Kenny Shopsin is a philosopher-cook who shrinks his kitchen to the size of the world and enlarges the world to the size of his kitchen, likening his old stove to ”a whore’s ass” and pasting terrorists onto the wings of flies. Here are the rules at his General Store in Greenwich Village, New York City: no parties of five or larger, and everyone has to eat. Don’t insult the cook by ordering just coffee unless you want to eat it. Also, most legendarily, if you’re not a regular, you can go fuck yourself.
Why all the candy on the shelves?
“People like to take candy,” Shopsin tells Matt Mahurin in I Like Killing Flies. And as for whomever is waiting to kill themselves to blow up America, “I wish them luck.”
Mahurin, a committed regular at the General Store, is always in the right place with his camera. We hear from kindred spirits, meet the Shopsin family, and watch Kenny, an alchemist, turn soup into soup the way Harry Smith turned milk into milk. This is the cook as a cook in a kitchen where total collapse is fended off by duct tape, cups on string, a busted red flyswatter, and the metaphysics of telling fuckers off. A tin of shredded coconut, apparently invented to keep the dish rack from collapsing, is also and finally a tin of shredded coconut — useful for dusting a stack of pancakes speed-glazed with a flaming-hot spatula.
Mahurin’s film makes this clear: genius has something to do with food if the cook is a genius and everything to do with doing what you must do.
The Shopsins were squeezed out of their old shop of 32 years in 2002. I Like Killing Flies documents their lucky move down the street. Unscrewing the front door from the jambs, Shopsin cracks that he might use it as a cheap headstone. Compared to the original spot, the new Shopsin’s General Store is a sprawling, airy tree house but still quite funky. The West Village is getting way too slick and specialized, and everything about Shopsin’s funkifies through overdiversity — too much creativity. I counted 138 different soups on the menu, including pistachio red chicken curry and Peruvian shrimp avocado, as well as dozens of “Breakfast Name Plates,” including the Twain (“huckleberry Finnish crepes”) — yet all Shopsin cares to eat, he tells Mahurin, is his own chili stewed with a splash of coffee. He compares such counterintuitive fusions to sodomy. Mara and Zach Shopsin took orders from me and my girlfriend, and the cook himself, in his Shopsin’s T-shirt (he doesn’t remove it for the whole movie) made sure that we walked out with free candy.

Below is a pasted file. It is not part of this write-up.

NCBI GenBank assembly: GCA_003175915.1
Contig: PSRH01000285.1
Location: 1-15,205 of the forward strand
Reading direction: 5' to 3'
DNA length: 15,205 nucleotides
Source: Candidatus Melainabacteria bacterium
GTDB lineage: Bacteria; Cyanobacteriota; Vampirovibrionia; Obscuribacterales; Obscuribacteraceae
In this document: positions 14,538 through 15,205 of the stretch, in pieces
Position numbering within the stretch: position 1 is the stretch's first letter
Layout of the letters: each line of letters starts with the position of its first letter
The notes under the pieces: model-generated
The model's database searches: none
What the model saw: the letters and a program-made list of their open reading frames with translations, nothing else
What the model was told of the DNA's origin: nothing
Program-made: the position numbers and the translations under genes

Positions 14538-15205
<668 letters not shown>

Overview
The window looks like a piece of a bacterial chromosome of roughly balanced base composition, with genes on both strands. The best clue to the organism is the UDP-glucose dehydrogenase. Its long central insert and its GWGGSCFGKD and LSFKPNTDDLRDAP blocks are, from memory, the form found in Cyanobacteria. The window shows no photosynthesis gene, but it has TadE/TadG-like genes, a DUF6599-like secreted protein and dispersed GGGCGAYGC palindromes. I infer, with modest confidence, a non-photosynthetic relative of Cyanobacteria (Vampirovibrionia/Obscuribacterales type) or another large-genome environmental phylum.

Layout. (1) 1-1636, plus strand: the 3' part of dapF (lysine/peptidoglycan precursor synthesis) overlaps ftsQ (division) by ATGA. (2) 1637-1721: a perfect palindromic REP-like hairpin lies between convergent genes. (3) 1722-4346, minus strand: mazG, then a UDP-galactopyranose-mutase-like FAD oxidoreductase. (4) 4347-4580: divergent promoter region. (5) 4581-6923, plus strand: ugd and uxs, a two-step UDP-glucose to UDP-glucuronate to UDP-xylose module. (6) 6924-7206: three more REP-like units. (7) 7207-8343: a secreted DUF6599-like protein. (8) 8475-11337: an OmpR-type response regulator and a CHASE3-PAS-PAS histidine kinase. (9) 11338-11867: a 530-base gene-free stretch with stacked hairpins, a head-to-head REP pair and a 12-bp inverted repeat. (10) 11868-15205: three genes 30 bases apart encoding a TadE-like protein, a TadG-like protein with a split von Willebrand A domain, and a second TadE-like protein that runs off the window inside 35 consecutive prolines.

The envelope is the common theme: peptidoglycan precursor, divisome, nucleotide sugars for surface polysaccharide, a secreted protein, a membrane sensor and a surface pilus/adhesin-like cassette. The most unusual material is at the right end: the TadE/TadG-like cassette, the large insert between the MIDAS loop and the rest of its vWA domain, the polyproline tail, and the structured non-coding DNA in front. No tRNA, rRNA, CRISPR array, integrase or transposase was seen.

Mahurin’s documentary is one you can live in. Your head fits right into this furnished hollow tree. The film mentions but does not explore the death of Eve Shopsin, Kenny’s wife, in 2003, but we get to enjoy her presence for the whole first hour or more, which is a blessing in itself. (Julien Poirier)
I LIKE KILLING FLIES
Roxie Film Center
3117 16th St., SF
Director Paul Rachman and writer Steven Blush collaborated on every aspect of American Hardcore — literally. “This is a two-person operation,” Blush explained as we settled into a booth at a downtown San Francisco restaurant, where the filmmakers (and passionate music fans) discussed their new documentary.
SFBG What drew you into the hardcore scene?
PAUL RACHMAN I was a college kid at Boston University in the early ’80s [when] I went to my first hardcore show at the Gallery East: Gang Green, the Freeze, and the FU’s. I’d never heard anything like it. It was dissonant, it was loud, and it was coming from 16-year-old angry kids. It just socked it to me, and I wanted more of this all the time. That’s what made me pick up a Super 8 camera and start shooting; it was the beginning for me in terms of both my introduction to hardcore and me becoming a filmmaker. Ever since those days I’ve never, ever done anything else.